Let’s start with the first: getting capital to start with. Unless you win the lotto or come into a windfall, for most people this will mean saving money.
The best way to save money is to automate the process as much as possible.
Most of us know that at some level we have self-control issues, but we underestimate the extent. We think we can have just one potato chip but end up eating the whole packet. We think that we can cut back on unnecessary expenses but then we run up credit card debt. We think we can save part of our pay check every month but then we end up spending all of it.
When it comes to our actions, our intentions and what we do are often quite different.
The behavioural economist George Loewenstein (1996) calls this the “hot-cold empathy gap. What we do in a “hot” scenario is different from what we do in a “cold” scenario. Ask someone who has resolved to exercise every day at lunch what they are doing Friday lunch and they will most likely tell you that they are going to the gym. Come Friday when they walk past a restaurant with yummy smells, the sight of old wines and a group of good friends that they know, and it won’t take much convincing to stop for lunch rather than hit the gym. The “cold” scenario is the planning scenario where temptations are not right in front of you. The “hot” scenario is at the restaurant in this case where the short-term fulfillment becomes more important than the longer term goals of exercise. The “hot-cold empathy gap” is the difference between what we plan to do in “cold” scenarios vs what we do in “hot” scenarios.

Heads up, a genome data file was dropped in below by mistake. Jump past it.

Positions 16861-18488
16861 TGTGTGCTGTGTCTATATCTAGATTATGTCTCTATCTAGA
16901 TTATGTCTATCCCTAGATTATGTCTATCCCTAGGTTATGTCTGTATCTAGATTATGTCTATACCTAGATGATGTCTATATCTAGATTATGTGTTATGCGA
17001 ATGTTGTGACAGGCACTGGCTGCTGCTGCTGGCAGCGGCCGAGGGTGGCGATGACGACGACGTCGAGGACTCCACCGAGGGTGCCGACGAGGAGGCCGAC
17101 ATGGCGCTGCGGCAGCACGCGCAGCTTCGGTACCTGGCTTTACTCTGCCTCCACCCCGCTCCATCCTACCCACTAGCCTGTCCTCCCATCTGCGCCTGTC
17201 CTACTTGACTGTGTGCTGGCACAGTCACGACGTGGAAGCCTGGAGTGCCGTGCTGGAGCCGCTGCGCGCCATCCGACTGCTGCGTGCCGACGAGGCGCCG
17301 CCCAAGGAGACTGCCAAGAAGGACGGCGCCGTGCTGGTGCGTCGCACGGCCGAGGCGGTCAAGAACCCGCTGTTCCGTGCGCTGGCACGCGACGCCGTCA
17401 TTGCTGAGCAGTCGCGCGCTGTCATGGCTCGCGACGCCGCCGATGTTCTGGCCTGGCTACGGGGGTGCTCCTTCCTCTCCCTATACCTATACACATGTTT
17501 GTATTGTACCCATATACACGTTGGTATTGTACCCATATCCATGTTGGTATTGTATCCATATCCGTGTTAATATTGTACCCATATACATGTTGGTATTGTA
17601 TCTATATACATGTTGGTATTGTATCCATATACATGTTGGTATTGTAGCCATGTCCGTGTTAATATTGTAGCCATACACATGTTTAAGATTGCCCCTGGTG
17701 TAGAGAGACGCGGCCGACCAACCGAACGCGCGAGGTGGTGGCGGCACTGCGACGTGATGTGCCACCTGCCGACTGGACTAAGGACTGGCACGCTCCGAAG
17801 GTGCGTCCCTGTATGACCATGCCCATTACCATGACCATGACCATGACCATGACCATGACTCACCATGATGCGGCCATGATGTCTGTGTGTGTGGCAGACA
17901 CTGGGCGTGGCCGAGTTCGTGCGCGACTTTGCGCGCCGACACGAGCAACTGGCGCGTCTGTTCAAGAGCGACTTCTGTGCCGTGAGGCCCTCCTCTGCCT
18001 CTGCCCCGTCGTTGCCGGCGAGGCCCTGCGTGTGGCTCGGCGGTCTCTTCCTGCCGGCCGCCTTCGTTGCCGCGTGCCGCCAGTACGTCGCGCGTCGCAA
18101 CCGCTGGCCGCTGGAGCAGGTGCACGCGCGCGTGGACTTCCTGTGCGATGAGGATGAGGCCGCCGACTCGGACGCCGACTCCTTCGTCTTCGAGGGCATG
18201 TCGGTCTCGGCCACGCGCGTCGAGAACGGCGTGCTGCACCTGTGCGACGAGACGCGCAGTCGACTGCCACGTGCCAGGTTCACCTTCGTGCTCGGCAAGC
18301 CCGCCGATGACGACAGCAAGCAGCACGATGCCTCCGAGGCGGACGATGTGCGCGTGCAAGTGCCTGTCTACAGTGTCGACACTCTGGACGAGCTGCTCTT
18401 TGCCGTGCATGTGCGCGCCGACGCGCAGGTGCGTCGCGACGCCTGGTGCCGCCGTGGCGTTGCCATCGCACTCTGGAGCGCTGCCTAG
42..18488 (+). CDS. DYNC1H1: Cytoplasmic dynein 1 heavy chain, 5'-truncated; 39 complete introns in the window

Self-control problems can be helped in understanding there’s a far sighted “planner” and a near sighted “doer” within all of us. The planner will try to work towards your long-term goals, but the doer wants to be satisfied with the temptations of instant gratification. The key to self-control issues is to help the planner by putting processes in place so that your long-term goals are achieved.
That’s where regular savings plans or automatic transfers of money from transaction accounts into investment accounts and reinvestment plans can be so powerful. By setting aside an automated payment into an account that is difficult to access, we can bypass some of the self-control issues which can be a barrier to creating wealth even if the planner in us doesn’t intend that to be the case.